BREAKING DOWN THE PAIN BARRIER
Most limbs are packed with sensory nerve endings that detect touch, heat and acute pain — sensations that are transmitted rapidly and accurately to the brain by the nerves. Drugs — such as the widely used, but ill-understood, non-steroidal anti-inflammatories or NSAIDs (a group that includes aspirin) — that silence these peripheral sensory nerves relieve acute pain well.
But two studies reported this week in Nature (Vol. 410, No. 6827, pp471-475; News & Views, 22 Mar 2001) shed light on how new-generation NSAIDs might be better used when local inflammation blocks nerve impulses or when pain arises from systemic infection.
Clifford J. Woolf of Massachusetts General Hospital and Harvard Medical School, Charlestown, Massachusetts, and colleagues and Anders Blomqvist of the University of Linköping, Sweden, and colleagues show that local inflammation can cause pain in nearby non-inflamed areas via the action of secreted mediators which upregulate the production of the enzyme cyclooxygenase II (COX2) in the central nervous sytem. COX2 is targetted by NSAIDs and is a central regulator of inflammatory pain. This implies that NSAID better able to penetrate the blood-brain barrier would make better pain killers.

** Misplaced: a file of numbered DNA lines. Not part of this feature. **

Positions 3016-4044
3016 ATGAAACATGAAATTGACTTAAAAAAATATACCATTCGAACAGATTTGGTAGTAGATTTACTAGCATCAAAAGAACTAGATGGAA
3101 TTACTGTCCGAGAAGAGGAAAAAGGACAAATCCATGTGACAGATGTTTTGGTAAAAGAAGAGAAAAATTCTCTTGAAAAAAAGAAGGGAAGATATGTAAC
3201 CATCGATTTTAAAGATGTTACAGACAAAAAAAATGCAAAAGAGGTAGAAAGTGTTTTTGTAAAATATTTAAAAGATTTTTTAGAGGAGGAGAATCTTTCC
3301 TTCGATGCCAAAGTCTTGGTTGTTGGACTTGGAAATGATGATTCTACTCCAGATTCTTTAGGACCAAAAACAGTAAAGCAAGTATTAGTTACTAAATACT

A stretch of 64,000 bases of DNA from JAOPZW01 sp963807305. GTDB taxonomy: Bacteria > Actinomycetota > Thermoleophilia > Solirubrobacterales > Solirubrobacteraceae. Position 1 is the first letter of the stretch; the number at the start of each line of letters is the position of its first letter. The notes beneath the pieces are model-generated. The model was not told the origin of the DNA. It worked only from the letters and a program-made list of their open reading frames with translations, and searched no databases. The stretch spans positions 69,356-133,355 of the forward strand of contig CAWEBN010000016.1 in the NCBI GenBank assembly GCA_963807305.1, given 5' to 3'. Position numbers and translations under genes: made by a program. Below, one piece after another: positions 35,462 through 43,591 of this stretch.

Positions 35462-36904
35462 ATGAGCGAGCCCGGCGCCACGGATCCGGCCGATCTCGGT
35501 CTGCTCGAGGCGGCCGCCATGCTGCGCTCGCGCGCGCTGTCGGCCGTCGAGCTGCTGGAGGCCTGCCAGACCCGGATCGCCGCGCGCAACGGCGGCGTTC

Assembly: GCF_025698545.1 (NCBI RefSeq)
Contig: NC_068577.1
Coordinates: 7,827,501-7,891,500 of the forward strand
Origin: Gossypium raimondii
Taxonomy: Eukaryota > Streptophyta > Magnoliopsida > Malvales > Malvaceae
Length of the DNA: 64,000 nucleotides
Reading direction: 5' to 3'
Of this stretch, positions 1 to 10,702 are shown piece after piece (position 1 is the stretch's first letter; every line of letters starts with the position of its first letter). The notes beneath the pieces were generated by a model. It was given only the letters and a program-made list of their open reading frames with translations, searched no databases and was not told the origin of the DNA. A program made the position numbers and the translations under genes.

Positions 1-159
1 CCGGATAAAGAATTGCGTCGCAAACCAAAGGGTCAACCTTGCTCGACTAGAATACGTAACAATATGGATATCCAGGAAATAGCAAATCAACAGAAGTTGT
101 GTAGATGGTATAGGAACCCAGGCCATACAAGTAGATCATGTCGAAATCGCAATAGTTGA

Tamas Bartfai of the Scripps Research Institute, La Jolla, California, discusses the background and ramifications of this work in an accompanying News and Views article.
Clifford J. Woolf
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(C) Nature press release.
Message posted by: Trevor M. D'Souza